• “Having an end goal. What will I be able to do when I'm done?”
  • “The less material the better. If you can't explain this in five slides you haven't proven yourself useful or different enough.”
  • “Readable and understandable, use real-life examples, aren't too ‘academic’ and include a variety of perspectives.”

What makes training materials overwhelming and unhelpful?

  • “Video longer than 20 to 30 minutes. Long white papers.”
  • “I don't learn well by listening, so I hate conference calls and webinars. Give me text and I'll be much more likely to learn something.”
  • “Anything that screams, ‘the author of this material has never actually set foot in a newsroom and doesn't understand how newsrooms work in actual practice.’ “ — Emma Carew Grovum, The Daily Beast
  • “I get annoyed when a post is based on just one situation like the NYT or a specific situation, especially if they don't mention that most newsrooms won't be able to achieve the same results or have the same resources.” — Rachel Schallom, Fusion
  • “Not rooted in reality, (or in the) demands of working, short-staffed newsrooms. Not too helpful when we get tips that are geared to people who can focus all day on 1 thing — most journalists in this newsroom have extreme work loads, and the tips, tools need to be applicable, helpful, time efficient.” — Kathy Mahan, Fresno (Calif.) Bee
  • “When no clear conclusions are drawn and I have no way to act. If I have to highlight or create lists of what to do next, it's too much work to put the new ideas into practice.” — Shaina Cavazos, Chalkbeat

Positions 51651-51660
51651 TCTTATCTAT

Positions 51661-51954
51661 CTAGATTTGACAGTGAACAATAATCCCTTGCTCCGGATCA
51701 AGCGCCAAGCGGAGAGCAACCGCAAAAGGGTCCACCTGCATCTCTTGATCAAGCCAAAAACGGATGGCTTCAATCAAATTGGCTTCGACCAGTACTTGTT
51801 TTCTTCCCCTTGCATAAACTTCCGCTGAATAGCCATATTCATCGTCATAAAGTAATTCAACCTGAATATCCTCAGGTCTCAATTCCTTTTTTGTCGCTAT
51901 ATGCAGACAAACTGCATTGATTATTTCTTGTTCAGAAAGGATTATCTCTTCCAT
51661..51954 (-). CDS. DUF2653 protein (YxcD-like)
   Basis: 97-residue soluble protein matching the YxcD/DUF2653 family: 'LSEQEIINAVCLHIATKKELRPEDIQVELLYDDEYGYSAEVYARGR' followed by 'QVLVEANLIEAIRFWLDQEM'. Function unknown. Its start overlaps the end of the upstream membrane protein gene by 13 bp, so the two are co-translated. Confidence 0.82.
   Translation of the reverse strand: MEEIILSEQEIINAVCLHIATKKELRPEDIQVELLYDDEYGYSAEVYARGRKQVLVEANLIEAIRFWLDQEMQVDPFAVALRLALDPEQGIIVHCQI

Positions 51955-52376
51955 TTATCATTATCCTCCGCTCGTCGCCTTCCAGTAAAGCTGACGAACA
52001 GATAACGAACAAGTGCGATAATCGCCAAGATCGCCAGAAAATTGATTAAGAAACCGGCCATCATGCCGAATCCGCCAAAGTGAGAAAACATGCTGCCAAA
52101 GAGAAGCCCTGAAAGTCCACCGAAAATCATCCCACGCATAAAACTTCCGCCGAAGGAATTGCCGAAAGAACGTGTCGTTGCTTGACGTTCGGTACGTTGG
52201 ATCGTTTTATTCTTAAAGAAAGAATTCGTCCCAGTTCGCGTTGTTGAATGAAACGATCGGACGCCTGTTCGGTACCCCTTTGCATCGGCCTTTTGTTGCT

• “When they are buried in multiple page clicks, obscure menus and bad navigation.” — Tony Elkins, Sarasota (Fla.) Herald-Tribune

In what situations (Downtime at work? Home? Commute?) and on what devices do you typically find time to focus on learning?

  • Downtime or lunch breaks at work.
  • Attending webinars, Twitter chats, reading.
  • On mobile while commuting.
  • At home or at coffee shops during evenings, Sunday mornings, or while watching TV
  • While traveling.
  • “I try to read news + tips on making news for one hour a day on desktop at work.” — Rachel Schallom, Fusion
  • “We dedicate 15 to 20 percent of our workweek to learning and doing our own case studies.” — John Frost, Hearst Television

How much time do you tend to spend consuming training material or research in one sitting?

Three-quarters of respondents said they spent between six and 30 minutes.

What kinds of training does your organization typically participate in or share internally?

The answers for this one were all over the map. Some folks report having regular staff meetings and being encouraged to take time to share best practices and case studies. Others say their employers give them access to Poynter’s NewsU webinars or other training. Some say they attend annual conferences that give them an infusion of new information. A few said their employers don’t really do this.

Thanks to everyone who shared their perspective with us. I look forward to putting what I learned from you into practice.

Joy Mayer  
   
University fellow